This time, though, Paltrow is peddling a new line of completely unproven nutritional supplements from the cover of Women’s Health magazine. Yes, a magazine with the word ‘health’ in its title actually put a woman who once advocated for vaginal steaming on its cover.
“I think women in modern society don’t feel very well. The number one thing women say is ‘I’m exhausted and I don’t know why!’ I want to get to the bottom of why that is,” Paltrow said in a completely uncritical Q&A published by the magazine, which by the way was not labeled as advertising but was actually written by one of her employees.
Paltrow was gracing the cover to promote Goop Wellness, a new brand of nutritional supplements she is launching to “address the most common health complaints” she hears from women.
Trouble is, Paltrow’s multitudes of 14-carat-gold-crusted “alternative health” advice are a lot like Trump’s “alternative facts”: basically totally made up. It is a well-worn truth that most vitamin supplements don’t do much of anything unless you have a specific, doctor-diagnosed vitamin deficiency. In fact, they can actually be very, very bad for you.
“It is disappointing that a magazine called “Women’s Health” is embracing this science-free nonsense!” said Tim Caulfield, a professor of health policy at the University of Alberta and author of “Is Gwyneth Paltrow Wrong About Everything?: When Celebrity Culture and Science Clash.”
“They are helping to legitimize practices that are completely useless and, for some, potentially harmful,” he told Gizmodo via email.
Paltrow also told the readers of Women’s Health about a fabulous goat-milk cleanse she recently completed meant to fight off parasites on our bodies. This, of course, is also a totally bunk practice that probably does nothing but burn a hole in your wallet.
The cleanse and supplements are only the latest in a growing list of very bad health advice Paltrow has offered (and sold) to the many fans of her Goop newsletter.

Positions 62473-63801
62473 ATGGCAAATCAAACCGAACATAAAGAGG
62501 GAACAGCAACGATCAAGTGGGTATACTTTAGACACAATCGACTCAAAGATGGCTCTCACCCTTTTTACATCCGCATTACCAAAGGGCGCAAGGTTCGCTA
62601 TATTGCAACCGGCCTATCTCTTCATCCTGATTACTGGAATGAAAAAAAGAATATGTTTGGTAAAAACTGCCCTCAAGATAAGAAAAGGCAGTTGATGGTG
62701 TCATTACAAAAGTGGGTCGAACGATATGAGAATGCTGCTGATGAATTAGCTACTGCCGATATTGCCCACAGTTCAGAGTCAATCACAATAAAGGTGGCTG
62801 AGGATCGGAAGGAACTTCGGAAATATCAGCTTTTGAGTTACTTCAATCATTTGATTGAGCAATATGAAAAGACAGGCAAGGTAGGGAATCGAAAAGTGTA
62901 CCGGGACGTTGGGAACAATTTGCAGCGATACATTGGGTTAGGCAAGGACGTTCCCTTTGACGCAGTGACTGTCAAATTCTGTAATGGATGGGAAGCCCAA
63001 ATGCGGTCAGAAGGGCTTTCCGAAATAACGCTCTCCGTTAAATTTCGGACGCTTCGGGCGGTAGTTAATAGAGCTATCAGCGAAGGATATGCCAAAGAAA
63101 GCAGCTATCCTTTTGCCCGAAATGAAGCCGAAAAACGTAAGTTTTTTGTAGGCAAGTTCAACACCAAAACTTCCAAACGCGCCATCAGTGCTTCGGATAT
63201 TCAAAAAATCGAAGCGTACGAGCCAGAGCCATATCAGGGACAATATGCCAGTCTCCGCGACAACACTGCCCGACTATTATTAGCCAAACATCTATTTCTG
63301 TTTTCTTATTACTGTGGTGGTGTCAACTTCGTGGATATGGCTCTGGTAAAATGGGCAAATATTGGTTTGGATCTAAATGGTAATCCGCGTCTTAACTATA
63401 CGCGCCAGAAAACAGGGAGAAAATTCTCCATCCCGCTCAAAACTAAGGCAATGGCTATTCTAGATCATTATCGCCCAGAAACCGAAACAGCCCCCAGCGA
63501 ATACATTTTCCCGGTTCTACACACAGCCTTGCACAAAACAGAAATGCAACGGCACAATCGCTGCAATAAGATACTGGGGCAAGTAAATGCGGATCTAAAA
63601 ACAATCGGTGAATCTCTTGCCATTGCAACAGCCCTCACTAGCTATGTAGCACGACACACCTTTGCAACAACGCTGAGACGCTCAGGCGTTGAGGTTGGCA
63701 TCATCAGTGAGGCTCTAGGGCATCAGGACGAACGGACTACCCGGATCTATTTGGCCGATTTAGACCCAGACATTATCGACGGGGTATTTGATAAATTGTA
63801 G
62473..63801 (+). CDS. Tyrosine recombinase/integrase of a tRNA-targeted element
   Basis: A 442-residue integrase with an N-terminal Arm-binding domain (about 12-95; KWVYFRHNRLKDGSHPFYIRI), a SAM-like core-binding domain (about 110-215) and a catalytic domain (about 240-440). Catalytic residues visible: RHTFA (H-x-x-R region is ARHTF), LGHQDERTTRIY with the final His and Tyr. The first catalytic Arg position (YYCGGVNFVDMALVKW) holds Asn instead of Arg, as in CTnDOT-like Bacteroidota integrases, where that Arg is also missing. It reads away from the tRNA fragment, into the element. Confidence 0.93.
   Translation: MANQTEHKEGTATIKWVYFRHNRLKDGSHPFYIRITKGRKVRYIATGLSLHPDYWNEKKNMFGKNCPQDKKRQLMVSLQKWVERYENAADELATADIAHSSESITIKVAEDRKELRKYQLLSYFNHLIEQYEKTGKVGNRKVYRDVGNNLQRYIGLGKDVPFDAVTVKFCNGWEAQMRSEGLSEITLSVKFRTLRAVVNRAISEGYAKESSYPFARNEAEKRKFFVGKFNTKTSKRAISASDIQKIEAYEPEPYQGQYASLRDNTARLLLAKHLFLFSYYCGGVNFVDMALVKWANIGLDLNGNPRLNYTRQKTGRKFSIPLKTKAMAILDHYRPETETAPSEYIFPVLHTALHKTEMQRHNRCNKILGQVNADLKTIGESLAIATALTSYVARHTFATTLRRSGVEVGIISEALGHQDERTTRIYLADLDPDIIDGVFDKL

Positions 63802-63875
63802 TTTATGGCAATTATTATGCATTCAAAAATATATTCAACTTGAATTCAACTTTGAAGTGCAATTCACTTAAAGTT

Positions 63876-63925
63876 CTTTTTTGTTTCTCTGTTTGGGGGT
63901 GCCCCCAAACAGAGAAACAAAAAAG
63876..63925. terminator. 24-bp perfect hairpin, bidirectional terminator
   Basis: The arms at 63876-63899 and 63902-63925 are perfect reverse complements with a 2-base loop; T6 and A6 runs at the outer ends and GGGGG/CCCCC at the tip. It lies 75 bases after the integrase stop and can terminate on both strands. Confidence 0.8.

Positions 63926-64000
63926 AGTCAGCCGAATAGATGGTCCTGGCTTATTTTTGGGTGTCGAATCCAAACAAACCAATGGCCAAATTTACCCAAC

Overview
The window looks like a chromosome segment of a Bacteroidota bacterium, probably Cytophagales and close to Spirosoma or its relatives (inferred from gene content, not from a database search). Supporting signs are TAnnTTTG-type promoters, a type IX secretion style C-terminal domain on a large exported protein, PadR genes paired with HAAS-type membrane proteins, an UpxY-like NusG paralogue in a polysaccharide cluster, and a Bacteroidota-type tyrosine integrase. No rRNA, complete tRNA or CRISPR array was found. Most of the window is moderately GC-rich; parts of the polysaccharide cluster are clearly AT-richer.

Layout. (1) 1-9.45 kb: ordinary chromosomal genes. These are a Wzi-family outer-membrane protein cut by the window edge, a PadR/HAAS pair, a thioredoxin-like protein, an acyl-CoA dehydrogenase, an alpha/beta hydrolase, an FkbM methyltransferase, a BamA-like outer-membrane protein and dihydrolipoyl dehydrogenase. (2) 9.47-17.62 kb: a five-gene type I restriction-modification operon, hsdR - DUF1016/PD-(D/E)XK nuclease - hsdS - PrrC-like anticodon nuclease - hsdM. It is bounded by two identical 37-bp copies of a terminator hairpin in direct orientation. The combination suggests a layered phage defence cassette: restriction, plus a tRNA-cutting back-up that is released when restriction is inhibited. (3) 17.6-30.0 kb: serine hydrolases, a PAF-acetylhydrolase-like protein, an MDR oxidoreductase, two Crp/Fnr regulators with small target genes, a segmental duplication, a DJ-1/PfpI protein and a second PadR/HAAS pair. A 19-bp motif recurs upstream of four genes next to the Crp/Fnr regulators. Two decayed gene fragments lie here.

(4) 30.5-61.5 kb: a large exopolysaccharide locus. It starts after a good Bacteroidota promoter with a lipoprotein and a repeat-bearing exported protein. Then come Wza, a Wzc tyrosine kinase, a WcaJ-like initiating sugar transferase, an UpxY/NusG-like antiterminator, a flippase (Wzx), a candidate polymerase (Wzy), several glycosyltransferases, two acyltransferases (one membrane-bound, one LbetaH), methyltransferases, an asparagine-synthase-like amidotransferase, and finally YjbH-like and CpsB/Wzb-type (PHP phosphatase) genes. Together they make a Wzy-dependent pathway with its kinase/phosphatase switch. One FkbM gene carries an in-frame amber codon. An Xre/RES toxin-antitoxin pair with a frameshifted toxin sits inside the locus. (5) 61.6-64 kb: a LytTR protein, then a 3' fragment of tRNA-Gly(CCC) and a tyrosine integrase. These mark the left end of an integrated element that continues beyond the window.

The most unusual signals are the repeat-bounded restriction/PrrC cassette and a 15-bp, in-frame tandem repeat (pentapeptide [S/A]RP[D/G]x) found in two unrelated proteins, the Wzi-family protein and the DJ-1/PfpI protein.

Caufield offered a rundown of Paltrow’s worst scientific offenses: “The vagina steam is always a bad idea. Ditto vagina eggs. Most supplements are not needed. Homeopathy is complete and utter bunk.”
Gizmodo has reached out to Women’s Health to learn why it published unsubstantiated health advice, and why it let an employee of a source conduct an interview. We will update this post if we hear back.
“This kind of media embrace breaks my heart. It fuels a breakdown in critical thinking,” he said. “Gwyneth and Goop do push things like real food, sleep and exercise, which is fantastic. But is is always wrapped in a blanket of pseudoscience.”
Lucky for Paltrow, all that wellness has allowed her to simply shrug off all the haters concerned that she may be dispensing completely uninformed, unproven health advice that can actually harm people.
“When you’re at the forefront of something that’s new, people can get really reactive: ‘This is crazy! Why are you doing this?’” she told her employee in the interview. “Then, five years later, everyone’s fine with it.”
The interview notes that Paltrow seems to have a “Spidey sense” for health trends. Case in point: Those jade vagina eggs Goop was promoting earlier this year to help women everywhere add a little oomph to their sex lives sold out within three hours—despite the fact that doctors recommended against them, advising that they might cause bacterial infections, in addition to not actually working to strengthen pelvic floor muscles, as Goop claimed they would.
“When I find something I think works, I like to share it with people,” Paltrow said in the interview.
But really, Gwyn, we wish you wouldn’t.